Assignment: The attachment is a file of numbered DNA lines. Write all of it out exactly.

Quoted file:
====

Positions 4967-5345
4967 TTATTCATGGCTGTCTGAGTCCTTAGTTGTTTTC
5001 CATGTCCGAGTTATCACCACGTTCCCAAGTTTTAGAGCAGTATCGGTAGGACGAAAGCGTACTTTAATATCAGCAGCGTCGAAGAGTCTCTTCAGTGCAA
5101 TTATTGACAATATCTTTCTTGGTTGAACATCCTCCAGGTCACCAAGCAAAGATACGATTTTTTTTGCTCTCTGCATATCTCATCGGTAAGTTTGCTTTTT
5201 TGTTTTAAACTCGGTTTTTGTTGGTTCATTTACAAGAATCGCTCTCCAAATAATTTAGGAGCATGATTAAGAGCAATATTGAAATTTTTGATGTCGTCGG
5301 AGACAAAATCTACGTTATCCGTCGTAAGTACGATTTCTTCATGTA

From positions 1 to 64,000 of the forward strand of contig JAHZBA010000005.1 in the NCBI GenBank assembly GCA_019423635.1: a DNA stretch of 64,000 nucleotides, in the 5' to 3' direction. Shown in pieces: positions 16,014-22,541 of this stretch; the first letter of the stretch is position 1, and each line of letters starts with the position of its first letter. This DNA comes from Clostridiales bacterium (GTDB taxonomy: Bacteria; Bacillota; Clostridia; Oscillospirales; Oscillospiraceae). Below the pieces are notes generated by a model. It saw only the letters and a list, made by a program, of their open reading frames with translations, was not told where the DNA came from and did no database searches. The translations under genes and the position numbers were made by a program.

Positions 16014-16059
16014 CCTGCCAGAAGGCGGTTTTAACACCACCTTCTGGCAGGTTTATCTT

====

Positions 4967-5345
4967 TTATTCATGGCTGTCTGAGTCCTTAGTTGTTTTC
5001 CATGTCCGAGTTATCACCACGTTCCCAAGTTTTAGAGCAGTATCGGTAGGACGAAAGCGTACTTTAATATCAGCAGCGTCGAAGAGTCTCTTCAGTGCAA
5101 TTATTGACAATATCTTTCTTGGTTGAACATCCTCCAGGTCACCAAGCAAAGATACGATTTTTTTTGCTCTCTGCATATCTCATCGGTAAGTTTGCTTTTT
5201 TGTTTTAAACTCGGTTTTTGTTGGTTCATTTACAAGAATCGCTCTCCAAATAATTTAGGAGCATGATTAAGAGCAATATTGAAATTTTTGATGTCGTCGG
5301 AGACAAAATCTACGTTATCCGTCGTAAGTACGATTTCTTCATGTA

From positions 1 to 64,000 of the forward strand of contig JAHZBA010000005.1 in the NCBI GenBank assembly GCA_019423635.1: a DNA stretch of 64,000 nucleotides, in the 5' to 3' direction. Shown in pieces: positions 16,014-22,541 of this stretch; the first letter of the stretch is position 1, and each line of letters starts with the position of its first letter. This DNA comes from Clostridiales bacterium (GTDB taxonomy: Bacteria; Bacillota; Clostridia; Oscillospirales; Oscillospiraceae). Below the pieces are notes generated by a model. It saw only the letters and a list, made by a program, of their open reading frames with translations, was not told where the DNA came from and did no database searches. The translations under genes and the position numbers were made by a program.

Positions 16014-16059
16014 CCTGCCAGAAGGCGGTTTTAACACCACCTTCTGGCAGGTTTATCTT